Dogs make extraordinary service animals.
- They guide the blind, alert the deaf, and perform tasks for the wheelchair-bound.
- They predict seizures, cheer the elderly, and encourage children with dyslexia to practice reading aloud.
- Dogs are used to sniff out explosives, cancer, illicit drugs, and agricultural contraband.
- They find lost persons and criminals.
Battle Buddy Service Dogs
Dogs also help returning veterans with post-traumatic stress disorder (PTSD) heal from the traumas they endured and carry with them every day. The dogs are trained to help veterans cope with symptoms of PTSD, including hyper vigilance, anxiety, flashbacks, depression, panic attacks, and social isolation.
The soldiers’ service dogs allow them get things off their chest they can’t tell anyone else and pass no judgment. The dogs provide the companionship and trustworthiness of the human “battle buddy” these soldiers depended on in combat.
The dogs are always available to calm anxiety, and let their battle-toughened owners remember to feel and express their softer sides. Dogs are hyper vigilant by nature and provide more accurate information about whether a circumstance is safe or truly dangerous, helping the veteran gain confidence as he or she re-integrates into society.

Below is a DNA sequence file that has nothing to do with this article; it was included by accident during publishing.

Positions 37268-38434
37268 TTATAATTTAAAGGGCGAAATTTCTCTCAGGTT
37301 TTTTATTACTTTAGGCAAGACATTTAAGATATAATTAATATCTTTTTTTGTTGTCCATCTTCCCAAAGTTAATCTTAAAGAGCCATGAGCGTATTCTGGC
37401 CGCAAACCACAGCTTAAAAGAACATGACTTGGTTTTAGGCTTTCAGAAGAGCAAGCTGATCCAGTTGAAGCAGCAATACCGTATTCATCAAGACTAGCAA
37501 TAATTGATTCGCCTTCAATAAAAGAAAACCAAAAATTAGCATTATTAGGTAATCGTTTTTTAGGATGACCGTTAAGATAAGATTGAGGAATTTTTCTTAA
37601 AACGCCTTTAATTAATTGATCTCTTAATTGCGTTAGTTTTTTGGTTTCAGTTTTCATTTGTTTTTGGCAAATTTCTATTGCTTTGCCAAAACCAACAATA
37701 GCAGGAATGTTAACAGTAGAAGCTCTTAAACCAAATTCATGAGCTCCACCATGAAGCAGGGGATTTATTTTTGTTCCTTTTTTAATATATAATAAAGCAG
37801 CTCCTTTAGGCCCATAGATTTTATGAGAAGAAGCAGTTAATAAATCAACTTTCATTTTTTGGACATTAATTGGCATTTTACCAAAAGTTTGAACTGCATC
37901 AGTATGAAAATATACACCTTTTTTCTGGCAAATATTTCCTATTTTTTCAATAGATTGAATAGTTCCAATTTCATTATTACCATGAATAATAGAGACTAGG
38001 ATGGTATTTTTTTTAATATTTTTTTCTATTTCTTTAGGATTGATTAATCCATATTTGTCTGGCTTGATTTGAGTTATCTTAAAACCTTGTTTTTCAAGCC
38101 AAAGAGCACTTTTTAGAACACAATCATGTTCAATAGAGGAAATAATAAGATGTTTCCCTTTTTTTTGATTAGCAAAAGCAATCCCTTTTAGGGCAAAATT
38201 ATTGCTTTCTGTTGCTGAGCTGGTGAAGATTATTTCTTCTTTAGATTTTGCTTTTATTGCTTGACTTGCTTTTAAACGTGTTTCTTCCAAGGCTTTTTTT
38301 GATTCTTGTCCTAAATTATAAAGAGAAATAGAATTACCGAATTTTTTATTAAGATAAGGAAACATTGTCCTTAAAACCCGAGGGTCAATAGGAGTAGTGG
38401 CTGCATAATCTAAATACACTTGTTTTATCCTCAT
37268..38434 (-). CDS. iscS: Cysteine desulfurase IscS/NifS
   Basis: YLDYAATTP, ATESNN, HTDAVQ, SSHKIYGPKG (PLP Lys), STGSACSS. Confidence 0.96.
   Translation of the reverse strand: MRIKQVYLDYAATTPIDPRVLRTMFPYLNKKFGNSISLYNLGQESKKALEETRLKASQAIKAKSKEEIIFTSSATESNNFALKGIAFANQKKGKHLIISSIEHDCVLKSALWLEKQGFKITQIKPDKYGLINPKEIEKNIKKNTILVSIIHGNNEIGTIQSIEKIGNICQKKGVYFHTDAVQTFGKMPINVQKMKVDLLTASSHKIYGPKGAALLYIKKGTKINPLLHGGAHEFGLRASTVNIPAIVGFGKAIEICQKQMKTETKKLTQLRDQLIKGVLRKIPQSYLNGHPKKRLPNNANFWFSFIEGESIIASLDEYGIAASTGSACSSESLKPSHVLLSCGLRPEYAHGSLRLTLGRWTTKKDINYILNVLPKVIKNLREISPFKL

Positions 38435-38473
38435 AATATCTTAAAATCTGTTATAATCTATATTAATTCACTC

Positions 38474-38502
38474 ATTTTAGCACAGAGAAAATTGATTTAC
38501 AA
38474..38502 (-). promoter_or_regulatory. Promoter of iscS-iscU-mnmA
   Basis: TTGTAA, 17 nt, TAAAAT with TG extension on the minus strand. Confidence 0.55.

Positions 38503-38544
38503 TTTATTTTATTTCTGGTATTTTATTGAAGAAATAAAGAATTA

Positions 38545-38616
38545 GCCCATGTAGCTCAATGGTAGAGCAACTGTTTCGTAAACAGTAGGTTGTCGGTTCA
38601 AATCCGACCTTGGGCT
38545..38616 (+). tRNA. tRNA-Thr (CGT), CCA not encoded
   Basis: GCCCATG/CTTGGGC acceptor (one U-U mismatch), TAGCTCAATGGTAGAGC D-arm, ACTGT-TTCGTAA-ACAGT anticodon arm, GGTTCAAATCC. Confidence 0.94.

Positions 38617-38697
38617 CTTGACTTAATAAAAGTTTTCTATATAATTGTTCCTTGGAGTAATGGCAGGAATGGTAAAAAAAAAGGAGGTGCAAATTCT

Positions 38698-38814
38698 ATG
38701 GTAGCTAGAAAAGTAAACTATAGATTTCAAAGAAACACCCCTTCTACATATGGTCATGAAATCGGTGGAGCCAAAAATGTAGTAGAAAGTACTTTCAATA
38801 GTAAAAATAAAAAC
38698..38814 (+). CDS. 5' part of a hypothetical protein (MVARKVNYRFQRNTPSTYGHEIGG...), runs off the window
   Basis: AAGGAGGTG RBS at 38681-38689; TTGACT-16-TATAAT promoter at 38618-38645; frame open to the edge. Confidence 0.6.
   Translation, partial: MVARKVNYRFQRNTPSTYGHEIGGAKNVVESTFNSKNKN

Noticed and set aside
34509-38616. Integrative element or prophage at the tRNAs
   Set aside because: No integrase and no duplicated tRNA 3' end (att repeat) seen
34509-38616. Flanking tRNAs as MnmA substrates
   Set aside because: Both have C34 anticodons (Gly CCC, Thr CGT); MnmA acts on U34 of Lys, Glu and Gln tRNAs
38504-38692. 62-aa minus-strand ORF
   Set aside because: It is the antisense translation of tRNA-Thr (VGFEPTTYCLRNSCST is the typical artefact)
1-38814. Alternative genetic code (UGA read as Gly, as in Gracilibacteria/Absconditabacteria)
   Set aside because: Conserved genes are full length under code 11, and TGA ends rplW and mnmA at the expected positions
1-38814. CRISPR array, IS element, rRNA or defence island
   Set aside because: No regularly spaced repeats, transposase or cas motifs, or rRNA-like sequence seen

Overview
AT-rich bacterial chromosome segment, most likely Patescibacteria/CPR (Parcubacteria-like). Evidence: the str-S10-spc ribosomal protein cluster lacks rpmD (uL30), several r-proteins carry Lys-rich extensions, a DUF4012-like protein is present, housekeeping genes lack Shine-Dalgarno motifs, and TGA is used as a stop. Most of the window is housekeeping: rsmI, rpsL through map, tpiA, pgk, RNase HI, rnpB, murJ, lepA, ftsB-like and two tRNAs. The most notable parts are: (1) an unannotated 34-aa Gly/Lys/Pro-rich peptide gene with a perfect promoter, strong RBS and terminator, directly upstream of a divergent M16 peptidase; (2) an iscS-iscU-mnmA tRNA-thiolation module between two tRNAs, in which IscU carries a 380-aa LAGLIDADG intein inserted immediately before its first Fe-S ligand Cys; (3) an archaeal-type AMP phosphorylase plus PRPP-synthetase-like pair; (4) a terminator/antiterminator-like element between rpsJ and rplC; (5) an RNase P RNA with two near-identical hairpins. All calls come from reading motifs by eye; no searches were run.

Train a Dog, Save a Warrior
A program called Train a Dog Save a Warrior (TADSAW) matches returning veterans with dogs, most from kill shelters. Ironically, the soldiers are also saving the dogs’ lives.
The program has had remarkable success. The dogs wear a special vest identifying them as a registered service animal, which provides them access to most places with their owner.
The Difference between Service Animals and Emotional Support Animals
Service Animals are not considered pets. They are are specially trained to perform three or more tasks to mitigate the disability-related needs of their handlers who have disabilities.
A federal law (Americans With Disabilities Act, 1990), protects the rights of individuals with disabilities to be accompanied by their service animals in public places.
Therapy Animals (often referred to as “emotional support animals” or “companion animals” or “comfort animals”) are not legally defined by federal law, like service animals are. (However, some states have laws defining therapy animals.)
They are usually the personal pets of their handlers, and often did not complete service animal training due to health, disposition, trainability, or other factors.
Federal laws have no provisions for people to be accompanied by therapy animals in places of public accommodation that have “no pets” policies.